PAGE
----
U.S. Patent Specifications

Aircraft Engineering and Aerospace Technology , Volume 12 (4): 1 – Apr 1, 1940

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Publisher
Emerald Publishing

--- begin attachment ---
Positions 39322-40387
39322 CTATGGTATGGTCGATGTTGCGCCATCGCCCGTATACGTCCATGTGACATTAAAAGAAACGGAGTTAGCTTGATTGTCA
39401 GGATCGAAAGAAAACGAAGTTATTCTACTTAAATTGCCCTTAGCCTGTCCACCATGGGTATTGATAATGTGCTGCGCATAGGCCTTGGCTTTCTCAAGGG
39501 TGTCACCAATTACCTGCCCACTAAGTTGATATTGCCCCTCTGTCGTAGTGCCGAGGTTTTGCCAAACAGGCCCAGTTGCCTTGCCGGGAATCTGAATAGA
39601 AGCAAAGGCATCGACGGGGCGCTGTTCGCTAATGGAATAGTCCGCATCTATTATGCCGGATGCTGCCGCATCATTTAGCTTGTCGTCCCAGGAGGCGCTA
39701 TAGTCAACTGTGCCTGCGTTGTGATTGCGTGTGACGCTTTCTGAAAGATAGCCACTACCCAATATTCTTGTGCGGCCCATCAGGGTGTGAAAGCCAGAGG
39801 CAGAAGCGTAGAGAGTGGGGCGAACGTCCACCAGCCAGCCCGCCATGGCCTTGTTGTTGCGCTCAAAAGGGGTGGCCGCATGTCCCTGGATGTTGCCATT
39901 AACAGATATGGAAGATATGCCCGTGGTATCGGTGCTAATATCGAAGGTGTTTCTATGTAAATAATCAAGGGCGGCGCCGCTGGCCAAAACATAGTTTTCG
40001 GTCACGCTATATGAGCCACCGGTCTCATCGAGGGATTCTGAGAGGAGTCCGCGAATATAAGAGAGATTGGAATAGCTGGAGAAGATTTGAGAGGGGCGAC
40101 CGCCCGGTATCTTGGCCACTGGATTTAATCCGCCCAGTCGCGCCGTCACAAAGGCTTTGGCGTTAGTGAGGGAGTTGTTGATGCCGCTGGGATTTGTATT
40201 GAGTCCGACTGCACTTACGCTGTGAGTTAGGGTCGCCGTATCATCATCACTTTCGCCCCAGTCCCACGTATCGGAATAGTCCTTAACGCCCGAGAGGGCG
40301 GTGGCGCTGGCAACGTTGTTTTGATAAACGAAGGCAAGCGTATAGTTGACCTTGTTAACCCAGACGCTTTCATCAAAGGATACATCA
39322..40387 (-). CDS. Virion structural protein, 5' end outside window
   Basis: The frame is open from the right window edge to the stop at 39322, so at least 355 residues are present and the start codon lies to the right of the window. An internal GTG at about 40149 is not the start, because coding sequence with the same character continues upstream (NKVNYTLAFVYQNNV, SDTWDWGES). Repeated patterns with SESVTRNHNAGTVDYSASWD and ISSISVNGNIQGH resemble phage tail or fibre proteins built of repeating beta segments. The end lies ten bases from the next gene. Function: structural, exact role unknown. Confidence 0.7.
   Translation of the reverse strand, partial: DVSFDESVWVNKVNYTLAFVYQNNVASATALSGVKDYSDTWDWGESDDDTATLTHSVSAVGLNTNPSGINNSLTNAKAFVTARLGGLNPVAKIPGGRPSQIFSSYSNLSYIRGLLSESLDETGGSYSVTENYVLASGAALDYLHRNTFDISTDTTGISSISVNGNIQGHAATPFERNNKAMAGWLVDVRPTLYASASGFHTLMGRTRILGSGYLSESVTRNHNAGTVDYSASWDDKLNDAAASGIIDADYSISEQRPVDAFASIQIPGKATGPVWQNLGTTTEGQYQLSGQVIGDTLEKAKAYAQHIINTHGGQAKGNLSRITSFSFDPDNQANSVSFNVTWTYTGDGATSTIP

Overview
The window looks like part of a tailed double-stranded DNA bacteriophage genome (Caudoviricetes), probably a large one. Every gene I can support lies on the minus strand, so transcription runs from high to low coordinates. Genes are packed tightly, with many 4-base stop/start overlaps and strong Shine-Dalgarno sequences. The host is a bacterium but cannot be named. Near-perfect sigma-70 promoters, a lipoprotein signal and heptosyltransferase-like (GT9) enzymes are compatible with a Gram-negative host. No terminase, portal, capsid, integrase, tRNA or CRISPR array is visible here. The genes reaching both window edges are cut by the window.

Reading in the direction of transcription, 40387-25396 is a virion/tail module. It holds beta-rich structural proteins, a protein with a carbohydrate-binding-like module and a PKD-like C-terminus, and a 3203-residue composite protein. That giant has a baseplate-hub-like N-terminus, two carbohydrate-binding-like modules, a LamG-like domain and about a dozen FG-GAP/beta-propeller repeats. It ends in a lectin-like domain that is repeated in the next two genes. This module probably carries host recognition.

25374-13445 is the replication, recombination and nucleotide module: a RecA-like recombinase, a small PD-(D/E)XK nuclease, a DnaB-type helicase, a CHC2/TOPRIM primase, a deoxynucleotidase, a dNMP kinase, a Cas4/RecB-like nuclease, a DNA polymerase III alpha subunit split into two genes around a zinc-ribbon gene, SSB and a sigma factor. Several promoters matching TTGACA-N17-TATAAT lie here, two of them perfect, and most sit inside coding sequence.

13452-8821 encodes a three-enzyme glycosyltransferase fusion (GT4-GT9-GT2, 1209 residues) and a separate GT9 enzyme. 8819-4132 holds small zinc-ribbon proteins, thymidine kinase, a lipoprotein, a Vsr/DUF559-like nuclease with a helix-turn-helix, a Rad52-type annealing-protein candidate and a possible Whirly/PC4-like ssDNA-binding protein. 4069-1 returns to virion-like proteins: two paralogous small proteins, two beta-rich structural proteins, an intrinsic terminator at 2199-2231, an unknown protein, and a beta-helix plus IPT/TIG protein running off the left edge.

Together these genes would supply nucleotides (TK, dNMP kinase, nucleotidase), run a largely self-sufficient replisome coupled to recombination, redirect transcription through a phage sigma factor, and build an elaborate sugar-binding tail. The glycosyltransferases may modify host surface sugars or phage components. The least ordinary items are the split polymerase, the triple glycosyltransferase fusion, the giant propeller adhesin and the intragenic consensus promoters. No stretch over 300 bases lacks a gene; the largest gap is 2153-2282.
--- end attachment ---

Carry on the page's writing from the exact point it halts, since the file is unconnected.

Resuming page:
Copyright
Copyright © Emerald Group Publishing Limited
ISSN
0002-2667
DOI
10.1108/eb030636
Publisher site
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Abstract